The magnetic field plays a key role in all the processes involved in the corona as in prominences because the plasma beta is low (in the range of to ). It channels both the plasma motions and the thermal conduction. It provides support against gravity of the prominence plasma one hundred times denser than the coronal plasma. This primary role is not always recognized at its right level because the majority of observations are focused on the plasma, though Hanle effect measurements of the magnetic field inside prominences have been obtained as well (see Bommier & Leroy, 1998 and references therein). Furthermore, the importance of the magnetic field is less evident in prominences than in other phenomena since usually the prominence plasma does not directly visualize field lines as it does in arch-filament systems, surges and coronal loops.
On one hand 3-D models of the magnetic configurations are difficult to build, since the configurations are strongly non-potential and the electric current distribution is unknown. On the other hand it is challenging to understand the presence of filaments in the corona with their characteristic feet that reach the photosphere (see Démoulin, 1998). This problem also has a much larger impact on solar physics in general: it brings valuable informations on the global solar magnetic field with direct implications on dynamo theories (e.g. Berger 1998) and on the solar activity (like the launch of CMEs, see e.g. Low 1996). Consequently, knowing the typical magnetic configurations for filaments leads to consider them as local tracers of the coronal magnetic configuration. Filament observations combined with their associated longitudinal photospheric magnetic fields bring important constraints on the determination of the associated 3-D magnetic configuration.
In previous papers (Aulanier & Démoulin 1999, hereafter Paper I, and Aulanier et al., 1998, hereafter Paper II), we have shown that a twisted flux-tube is the most probable magnetic configuration supporting prominences. The model interprets many observations in a natural way (in particular the magnetic measurements in prominences and the chirality properties). Prominence feet appear as a direct consequence of the parasitic polarities present in the filament channel. In particular, we showed that the prominence lateral feet appear naturally, above secondary photospheric magnetic inversion lines and we described the morphological change of feet as the parasitic polarities evolve. We also related the topological properties of the deduced magnetic configuration (i.e. the separatrices) to chromospheric brightenings.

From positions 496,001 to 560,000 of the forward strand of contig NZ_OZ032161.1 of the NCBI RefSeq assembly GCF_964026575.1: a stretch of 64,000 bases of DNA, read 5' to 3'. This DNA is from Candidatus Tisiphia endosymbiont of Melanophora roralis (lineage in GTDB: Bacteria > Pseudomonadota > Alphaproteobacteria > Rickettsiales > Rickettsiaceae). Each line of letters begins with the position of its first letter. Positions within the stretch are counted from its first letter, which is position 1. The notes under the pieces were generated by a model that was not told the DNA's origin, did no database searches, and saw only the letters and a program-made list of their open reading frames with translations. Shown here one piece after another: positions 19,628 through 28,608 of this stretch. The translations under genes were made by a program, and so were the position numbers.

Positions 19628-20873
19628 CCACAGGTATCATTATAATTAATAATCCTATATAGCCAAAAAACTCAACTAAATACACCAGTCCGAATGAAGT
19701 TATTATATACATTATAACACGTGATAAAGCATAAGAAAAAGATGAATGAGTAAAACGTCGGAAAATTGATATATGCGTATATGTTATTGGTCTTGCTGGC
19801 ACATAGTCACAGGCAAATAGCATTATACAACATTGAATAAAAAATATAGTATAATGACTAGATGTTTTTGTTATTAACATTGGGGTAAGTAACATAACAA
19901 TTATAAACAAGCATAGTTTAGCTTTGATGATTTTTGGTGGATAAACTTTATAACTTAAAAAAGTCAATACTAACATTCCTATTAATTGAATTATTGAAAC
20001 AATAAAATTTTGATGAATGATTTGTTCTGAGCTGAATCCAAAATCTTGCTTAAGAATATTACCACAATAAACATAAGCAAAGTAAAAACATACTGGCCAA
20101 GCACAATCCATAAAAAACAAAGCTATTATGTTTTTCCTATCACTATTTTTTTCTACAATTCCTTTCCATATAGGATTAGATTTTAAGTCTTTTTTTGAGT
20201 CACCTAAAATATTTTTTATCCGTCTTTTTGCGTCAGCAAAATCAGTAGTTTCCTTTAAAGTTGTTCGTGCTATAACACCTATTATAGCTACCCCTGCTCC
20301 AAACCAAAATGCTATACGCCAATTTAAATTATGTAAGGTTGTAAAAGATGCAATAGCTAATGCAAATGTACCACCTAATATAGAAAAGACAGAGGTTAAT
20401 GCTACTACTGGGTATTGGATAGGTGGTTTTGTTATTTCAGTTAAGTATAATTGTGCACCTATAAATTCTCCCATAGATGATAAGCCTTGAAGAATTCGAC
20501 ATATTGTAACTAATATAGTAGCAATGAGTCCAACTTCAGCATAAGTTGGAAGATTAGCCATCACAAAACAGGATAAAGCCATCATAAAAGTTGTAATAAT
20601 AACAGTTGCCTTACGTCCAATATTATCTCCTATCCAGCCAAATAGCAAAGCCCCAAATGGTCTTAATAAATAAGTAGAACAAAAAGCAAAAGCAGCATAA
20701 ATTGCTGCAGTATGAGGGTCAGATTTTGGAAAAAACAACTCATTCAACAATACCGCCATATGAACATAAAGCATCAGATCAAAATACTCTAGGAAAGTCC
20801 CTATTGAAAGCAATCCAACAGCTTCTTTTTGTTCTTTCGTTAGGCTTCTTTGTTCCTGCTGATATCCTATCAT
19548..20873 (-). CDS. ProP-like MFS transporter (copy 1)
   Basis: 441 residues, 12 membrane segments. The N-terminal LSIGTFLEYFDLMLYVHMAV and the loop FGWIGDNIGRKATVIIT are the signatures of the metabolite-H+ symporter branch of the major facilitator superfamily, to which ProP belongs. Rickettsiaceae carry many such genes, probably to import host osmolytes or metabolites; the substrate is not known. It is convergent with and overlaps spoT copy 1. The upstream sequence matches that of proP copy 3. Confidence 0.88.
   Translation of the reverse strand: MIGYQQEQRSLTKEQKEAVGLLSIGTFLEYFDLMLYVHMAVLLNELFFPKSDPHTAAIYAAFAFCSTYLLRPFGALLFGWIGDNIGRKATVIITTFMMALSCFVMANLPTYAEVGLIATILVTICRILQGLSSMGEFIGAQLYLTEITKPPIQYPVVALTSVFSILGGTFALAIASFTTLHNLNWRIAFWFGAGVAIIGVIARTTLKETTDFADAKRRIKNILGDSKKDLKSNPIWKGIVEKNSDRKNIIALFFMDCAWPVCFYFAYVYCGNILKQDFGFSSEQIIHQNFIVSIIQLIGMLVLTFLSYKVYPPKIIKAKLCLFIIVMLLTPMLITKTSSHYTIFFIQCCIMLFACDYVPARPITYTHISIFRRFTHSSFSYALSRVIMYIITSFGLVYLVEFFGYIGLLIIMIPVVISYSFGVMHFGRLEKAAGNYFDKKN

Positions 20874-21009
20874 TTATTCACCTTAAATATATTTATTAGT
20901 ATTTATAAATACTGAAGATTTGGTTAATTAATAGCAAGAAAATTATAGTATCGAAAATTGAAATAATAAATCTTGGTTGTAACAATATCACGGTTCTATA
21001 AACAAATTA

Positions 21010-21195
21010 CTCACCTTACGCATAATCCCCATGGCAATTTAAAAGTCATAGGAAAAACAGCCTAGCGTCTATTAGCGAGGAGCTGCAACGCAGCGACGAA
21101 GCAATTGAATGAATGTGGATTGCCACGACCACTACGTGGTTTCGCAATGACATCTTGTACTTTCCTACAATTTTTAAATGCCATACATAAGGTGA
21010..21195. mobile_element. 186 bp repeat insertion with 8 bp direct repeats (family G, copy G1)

The purpose of this paper is to extend the previous results of Paper II. In this paper, a detailed consideration of observations give more precise constraints to the model, which is improved here. The set of observations related to the studied filament channel (H data and photospheric magnetograms) is described in Sect. 2. Then in Sect. 3, we explain the method used to compute the magnetic field in the corona; it was developed by Low (1992) and now applied to observations. The present method differs from Paper II where we used magnetic charges to describe the magnetogram while here we use directly the magnetograms for the field computation. Moreover, the present model takes into account the effects of gravity and of plasma pressure, while in Paper II the magnetic field was modeled in the force-free approximation. We then describe in Sec. 4 the results of the reconstruction of the 3-D magnetic field constrained by one of the magnetograms, and compare the distribution of magnetic dips in 3-D with the morphology of the H filament and its surrounding fibrils. In Sect. 5 we investigate the importance of pressure and gravity on the computed magnetic configuration. In Sect. 6 we follow the evolution of the main body of the filament, as well as one of its lateral feet and one of its surrounding group of dark fibrils, assuming a quasi-static evolution of the magnetic field. We confirm what was only suggested in Paper II, i.e. that the evolution of the H dark fine structures in the filament channel is driven by the photospheric evolution of parasitic polarities. The observed vertical flow pattern obtained from H Dopplershifts is then described in Sect. 7. It shows that the quasi-static assumption is justified by the observations. The Dopplershifts are then discussed in the context of the computed magnetic configuration. We summarize the results in Sect. 8, and we put them in a more general context.
© European Southern Observatory (ESO) 1999
Online publication: February 23, 1999